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Showing posts from 2008

Anoying XSLT Error

Had a nasty error in using an XSLT today. I was attempting to perform a transform but before I got that far, I kept getting an error, specifically when trying to set the stylesheet property of the xsl template object.
dimxslt,xmltemplsetxslt=Server.CreateObject("Msxml2.FreeThreadedDOMDocument")xslt.async=falsexslt.loadServer.MapPath("my.xsl")setxmltempl=Server.CreateObject("Msxml2.XSLTemplate")setxmltempl.stylesheet=xslt The error I kept getting was "The system cannot locate the object specified" and I kept getting it right at the last line. I would then use my debugger to browse the xslt object and see that all the xml for that stylesheet was loading just fine as expected. I was very confused and spent a considerable amount of time trying to fix it.
Thankfully a colleague had a suggestion and to make a potentially long story short, the issue was that the xslt I was trying to import was trying to include a file that didn't exist. Unfortun…

More Closure Fun!

So earlier today I got some more experience with closures. I had a loop that triggered multiple asynchronous server requests and I needed to keep track of the loop counter with respect to the iteration in which the request was made.
for(vari=0;i<4;i++){window.setTimeout(function(){alert(i);},0);} The code above will alert the number 4 a total of 4 times. I thought I could be tricky. Maybe, if I set it equal to a different variable that gets declared with 'var' in each iteration, that var will create a new variable in memory and the closure will close over each one respectively.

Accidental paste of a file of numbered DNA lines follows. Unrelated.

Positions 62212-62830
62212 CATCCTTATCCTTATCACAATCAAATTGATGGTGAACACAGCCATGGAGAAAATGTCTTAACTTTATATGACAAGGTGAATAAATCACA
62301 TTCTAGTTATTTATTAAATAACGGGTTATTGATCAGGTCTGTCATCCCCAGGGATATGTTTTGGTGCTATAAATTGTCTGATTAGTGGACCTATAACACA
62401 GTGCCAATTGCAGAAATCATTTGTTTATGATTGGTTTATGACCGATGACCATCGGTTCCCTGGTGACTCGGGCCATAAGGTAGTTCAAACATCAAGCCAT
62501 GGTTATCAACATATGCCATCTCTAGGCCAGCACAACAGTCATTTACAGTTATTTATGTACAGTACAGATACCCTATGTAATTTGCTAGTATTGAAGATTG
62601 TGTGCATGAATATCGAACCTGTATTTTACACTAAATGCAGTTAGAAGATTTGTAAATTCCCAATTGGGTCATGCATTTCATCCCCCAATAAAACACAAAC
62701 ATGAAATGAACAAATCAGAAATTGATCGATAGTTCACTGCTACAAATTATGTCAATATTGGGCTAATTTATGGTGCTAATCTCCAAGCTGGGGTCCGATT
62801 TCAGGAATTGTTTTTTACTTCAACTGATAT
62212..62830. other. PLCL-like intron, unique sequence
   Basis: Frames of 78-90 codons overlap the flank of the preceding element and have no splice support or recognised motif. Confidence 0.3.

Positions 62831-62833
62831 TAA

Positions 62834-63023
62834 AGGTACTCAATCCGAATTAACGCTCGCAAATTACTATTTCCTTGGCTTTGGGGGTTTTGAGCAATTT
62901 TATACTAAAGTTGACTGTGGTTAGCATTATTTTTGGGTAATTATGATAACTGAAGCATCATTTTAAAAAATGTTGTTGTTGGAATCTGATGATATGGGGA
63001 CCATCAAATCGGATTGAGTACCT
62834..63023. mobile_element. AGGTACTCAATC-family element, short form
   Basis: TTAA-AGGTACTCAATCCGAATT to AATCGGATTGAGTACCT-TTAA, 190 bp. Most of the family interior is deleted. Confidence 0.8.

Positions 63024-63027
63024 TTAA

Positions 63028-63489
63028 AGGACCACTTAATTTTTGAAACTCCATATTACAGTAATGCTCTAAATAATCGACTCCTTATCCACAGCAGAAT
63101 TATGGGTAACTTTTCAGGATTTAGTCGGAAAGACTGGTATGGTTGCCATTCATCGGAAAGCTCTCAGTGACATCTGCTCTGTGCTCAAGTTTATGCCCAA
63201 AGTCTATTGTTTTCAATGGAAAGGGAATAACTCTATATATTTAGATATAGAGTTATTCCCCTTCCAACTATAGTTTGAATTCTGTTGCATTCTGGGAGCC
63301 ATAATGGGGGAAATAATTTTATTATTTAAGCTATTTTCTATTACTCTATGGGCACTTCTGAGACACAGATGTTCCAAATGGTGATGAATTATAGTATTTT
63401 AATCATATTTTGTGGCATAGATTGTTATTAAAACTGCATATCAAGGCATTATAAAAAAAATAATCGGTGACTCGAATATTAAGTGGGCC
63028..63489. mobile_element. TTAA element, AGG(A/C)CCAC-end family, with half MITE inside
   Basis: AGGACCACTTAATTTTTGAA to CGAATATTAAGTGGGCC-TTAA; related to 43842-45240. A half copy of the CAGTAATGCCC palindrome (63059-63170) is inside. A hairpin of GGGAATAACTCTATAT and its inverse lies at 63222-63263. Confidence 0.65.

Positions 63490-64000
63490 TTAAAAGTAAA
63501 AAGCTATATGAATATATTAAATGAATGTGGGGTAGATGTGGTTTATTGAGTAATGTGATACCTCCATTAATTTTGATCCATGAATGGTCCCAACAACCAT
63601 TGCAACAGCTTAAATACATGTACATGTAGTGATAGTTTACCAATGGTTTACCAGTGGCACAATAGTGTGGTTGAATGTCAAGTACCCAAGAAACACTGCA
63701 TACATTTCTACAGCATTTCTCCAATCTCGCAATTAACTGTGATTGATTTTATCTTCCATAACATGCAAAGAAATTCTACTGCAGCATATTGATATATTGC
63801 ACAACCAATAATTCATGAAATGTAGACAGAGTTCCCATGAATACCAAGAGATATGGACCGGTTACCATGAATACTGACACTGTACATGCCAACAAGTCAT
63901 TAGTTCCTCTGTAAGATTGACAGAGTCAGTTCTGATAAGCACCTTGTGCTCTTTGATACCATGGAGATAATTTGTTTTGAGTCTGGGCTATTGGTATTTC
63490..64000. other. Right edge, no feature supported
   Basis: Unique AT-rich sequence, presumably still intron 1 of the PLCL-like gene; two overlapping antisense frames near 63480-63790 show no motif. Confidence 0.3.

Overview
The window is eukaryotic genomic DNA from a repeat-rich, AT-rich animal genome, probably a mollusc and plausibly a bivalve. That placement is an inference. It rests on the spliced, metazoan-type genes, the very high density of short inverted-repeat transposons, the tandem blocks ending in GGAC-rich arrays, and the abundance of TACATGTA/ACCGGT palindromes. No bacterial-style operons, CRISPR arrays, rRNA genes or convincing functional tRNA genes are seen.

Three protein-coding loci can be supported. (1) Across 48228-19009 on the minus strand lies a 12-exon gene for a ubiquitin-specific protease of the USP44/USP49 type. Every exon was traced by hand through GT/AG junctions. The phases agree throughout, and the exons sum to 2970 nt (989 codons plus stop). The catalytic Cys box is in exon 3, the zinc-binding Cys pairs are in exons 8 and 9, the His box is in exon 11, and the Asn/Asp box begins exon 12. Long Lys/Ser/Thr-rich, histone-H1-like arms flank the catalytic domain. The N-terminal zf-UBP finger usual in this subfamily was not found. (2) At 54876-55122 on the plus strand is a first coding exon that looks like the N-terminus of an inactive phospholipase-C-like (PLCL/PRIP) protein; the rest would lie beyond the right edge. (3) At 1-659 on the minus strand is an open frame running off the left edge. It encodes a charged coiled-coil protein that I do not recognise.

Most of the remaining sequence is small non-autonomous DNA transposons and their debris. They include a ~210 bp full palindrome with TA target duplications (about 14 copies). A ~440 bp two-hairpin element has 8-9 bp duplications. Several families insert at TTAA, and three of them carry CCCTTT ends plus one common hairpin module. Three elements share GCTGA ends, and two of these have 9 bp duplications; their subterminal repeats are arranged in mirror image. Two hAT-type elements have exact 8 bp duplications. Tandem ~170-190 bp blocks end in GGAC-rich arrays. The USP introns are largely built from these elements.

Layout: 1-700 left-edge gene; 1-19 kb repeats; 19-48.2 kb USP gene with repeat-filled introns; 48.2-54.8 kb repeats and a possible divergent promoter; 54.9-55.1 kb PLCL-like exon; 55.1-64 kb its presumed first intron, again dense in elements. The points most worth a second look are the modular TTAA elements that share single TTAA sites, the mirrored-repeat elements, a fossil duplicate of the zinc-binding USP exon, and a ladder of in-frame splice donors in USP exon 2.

for(vari=0;i<4;i++){varcur=i;window.setTimeout(function(){alert(cur);},0);} No dice. This code will alert the number 3 a total of 4 times. The JS engine apparently doesn't close around a particular state but just keeps track of the variables in the parent functions. Whatever they are when the function gets called, that's what you'll get.
So, what's a programmer to do? Create a…

Introducing Google Turing?

I watched the very beginning of a show on the Discovery channel that was talking about artificial intelligence in computers. They talked about software that can learn and hardware that should be able to power it in a few decades. Even though I'm not an expert at AI, I started thinking about how one could truly write a program that could learn, after all, that's the only way a system could really develop good AI right? For some reason, Google Translate popped into my head. Now the interesting thing with this application is that instead of just writing tons of code with all kinds of fancy algorithms, they took a somewhat simpler and even better approach. They instead used a massive bank of documents that were written identically in various languages and did some fancy work there to see how languages relate to one another (link). Brilliant! Then I thought, "well if only they could get a massive data bank of human conversations, they might be able to put together an ap…